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J.R.R. Tolkien | Biography


John Ronald Reuel Tolkien was born in Bloemfontein, South Africa, on January 3, 1892, to British parents. In 1896 his father died, and the family—J.R.R. and his brother Hilary, along with mother Mabel—moved back to England.

Tolkien spent the rest of his childhood in the West Midlands of England, spending time in the urban area of Birmingham as well as quaint, rural Sarehole. These experiences allowed him to see, firsthand, the effects of industrialization and to consider the significant differences between big-city and small-town life. This tension is reflected in The Lord of the Rings, which moves from the peaceful Shire to cities both grand and forbidding.

In 1900 Tolkien's mother converted to Roman Catholicism, causing her family to shun her. This created a dark childhood memory for Tolkien, which he attributed to his mother's early death. When she died of diabetes in 1904, their priest, Father Francis Xavier Morgan, took an active role in making sure the two boys were cared for. Tolkien remained a member of the Catholic Church throughout his life, and its rituals, stories, and doctrines provided inspiration for the spiritual backstory of Middle-earth, as well as the underpinnings of its ethics.

As a teenager Tolkien lived for some time in a boarding house; at age 16 he met and fell in love with a fellow lodger, Edith Mary Bratt, who was 19. Father Francis told Tolkien to wait until he turned 21 to initiate a romantic relationship with Edith; with much reluctance Tolkien agreed. He gained his education in the years until his 21st birthday, earning a degree in English Language and Literature (Comparative Philology, the study of changes in a language or language family over time, being his strongest area) from Oxford University. It was then Tolkien reignited his romance with Edith. They married in 1916, just before Tolkien went off to war. The couple would go on to have four children.

Tolkien's months in the trenches of World War I were dirty and full of violence and grief. His company participated in the Battle of the Somme in 1916, where, because of a general's tactical error, some 19,000 British soldiers were killed in a single day. Most of his close friends died, and Tolkien himself became so sick with "trench fever," he spent weeks in the hospital before being sent home. He suffered from the effects of trench fever for a period of nearly 18 months. Close on the heels of these wartime griefs, Tolkien translated his experiences into stories set in Middle-earth—a translation of the Old English word Middangeard, which he had encountered in his university studies. Tolkien was aware that, unlike some countries of Central and Northern Europe, England had no prominent legends that formed a complete cosmology. Therefore, he set out to create a "mythology for England."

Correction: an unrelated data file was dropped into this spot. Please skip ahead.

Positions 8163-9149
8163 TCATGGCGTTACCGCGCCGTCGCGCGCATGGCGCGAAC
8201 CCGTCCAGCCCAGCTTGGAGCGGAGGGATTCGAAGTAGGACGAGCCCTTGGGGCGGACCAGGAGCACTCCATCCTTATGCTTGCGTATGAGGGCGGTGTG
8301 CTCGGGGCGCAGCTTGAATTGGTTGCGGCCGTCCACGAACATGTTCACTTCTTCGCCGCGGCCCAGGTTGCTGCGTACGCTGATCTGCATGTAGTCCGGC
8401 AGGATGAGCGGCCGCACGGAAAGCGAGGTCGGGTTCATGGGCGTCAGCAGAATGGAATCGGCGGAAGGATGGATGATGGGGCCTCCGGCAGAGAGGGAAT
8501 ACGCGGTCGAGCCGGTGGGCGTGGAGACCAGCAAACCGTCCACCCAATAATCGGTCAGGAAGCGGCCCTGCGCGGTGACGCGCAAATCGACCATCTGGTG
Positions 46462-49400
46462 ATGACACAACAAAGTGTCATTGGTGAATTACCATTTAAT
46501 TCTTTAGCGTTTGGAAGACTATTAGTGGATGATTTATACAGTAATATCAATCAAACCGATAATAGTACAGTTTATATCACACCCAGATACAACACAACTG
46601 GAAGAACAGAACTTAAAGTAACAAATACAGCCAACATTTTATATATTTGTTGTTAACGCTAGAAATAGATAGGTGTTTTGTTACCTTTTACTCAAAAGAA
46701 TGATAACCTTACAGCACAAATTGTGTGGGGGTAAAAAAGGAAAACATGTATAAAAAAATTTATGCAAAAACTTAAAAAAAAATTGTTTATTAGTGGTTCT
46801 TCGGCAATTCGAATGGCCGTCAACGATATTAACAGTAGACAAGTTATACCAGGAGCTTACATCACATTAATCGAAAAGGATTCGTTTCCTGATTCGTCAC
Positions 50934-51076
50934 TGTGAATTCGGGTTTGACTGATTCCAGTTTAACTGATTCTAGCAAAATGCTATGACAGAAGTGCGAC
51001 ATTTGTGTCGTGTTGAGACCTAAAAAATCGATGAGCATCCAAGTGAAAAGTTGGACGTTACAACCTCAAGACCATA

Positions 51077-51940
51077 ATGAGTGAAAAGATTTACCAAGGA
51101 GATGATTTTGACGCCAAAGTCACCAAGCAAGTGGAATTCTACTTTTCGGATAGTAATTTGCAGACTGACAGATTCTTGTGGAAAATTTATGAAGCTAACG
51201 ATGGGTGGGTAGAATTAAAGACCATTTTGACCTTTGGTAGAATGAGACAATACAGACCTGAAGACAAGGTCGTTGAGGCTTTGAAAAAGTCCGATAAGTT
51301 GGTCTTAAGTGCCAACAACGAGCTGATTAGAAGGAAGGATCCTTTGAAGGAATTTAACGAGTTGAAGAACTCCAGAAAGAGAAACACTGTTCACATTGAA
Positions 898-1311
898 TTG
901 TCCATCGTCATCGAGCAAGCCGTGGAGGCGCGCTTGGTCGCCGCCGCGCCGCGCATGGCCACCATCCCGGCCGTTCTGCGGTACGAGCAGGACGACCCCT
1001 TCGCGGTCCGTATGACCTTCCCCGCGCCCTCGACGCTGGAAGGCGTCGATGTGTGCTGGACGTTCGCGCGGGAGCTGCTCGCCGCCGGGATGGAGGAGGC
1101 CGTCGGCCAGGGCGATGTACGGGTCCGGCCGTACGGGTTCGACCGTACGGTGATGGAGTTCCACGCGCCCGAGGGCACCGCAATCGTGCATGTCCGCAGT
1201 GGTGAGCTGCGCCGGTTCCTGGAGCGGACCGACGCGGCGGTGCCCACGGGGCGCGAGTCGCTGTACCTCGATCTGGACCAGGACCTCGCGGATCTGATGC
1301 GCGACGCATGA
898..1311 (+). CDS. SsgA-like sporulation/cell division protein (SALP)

After the war, Tolkien returned to the workforce as a philologist for The New English Dictionary. He became a tutor in 1919, and a year later, he became Reader in English Language at the University of Leeds. He gained full professorship in 1924 when he joined the Leeds English Department. In 1925 he was appointed Professor of Anglo-Saxon at Oxford University. Tolkien spent his time teaching and writing stories and the occasional scholarly paper. He wrote many of the stories for his own children's entertainment. He helped to found the Inklings, a group of writers—including C.S. Lewis—who would meet to share and discuss their work. During this time, he first had the impulse to write about hobbits. According to Tolkien, he was grading papers when suddenly, on a blank page and for no real reason, he wrote the line: In a hole in the ground there lived a hobbit. Later he says, he had to write more about hobbits so he could find out about them. He wrote a hobbit story for his children, and it was published as The Hobbit in 1937. The book became surprisingly successful, and the publisher asked Tolkien for a second book about hobbits.

Tolkien took on this challenge, but he now believed the hobbit story line should become part of the larger history he had been developing of Middle-earth, complete with its own languages, epic heroes, and terrible villains. It took him more than 10 years to incorporate these materials into The Lord of the Rings, which was published in three parts between 1954 and 1955. When it was published, some critics loved it, while others thought it silly, but over time—and partly due to its paperback release in the United States—it became a best seller. Today it is considered a classic of the fantasy genre, with copies sold in the hundreds of millions. During his lifetime Tolkien also published many scholarly essays and labored over a translation of the Old English classic Beowulf. Tolkien died on September 2, 1973, but his publishing career did not end then. Five years later his son Christopher, Tolkien's literary executor, oversaw publication of The Silmarillion, a history of the First Age of Middle-earth, which Tolkien had continuously redrafted for decades.

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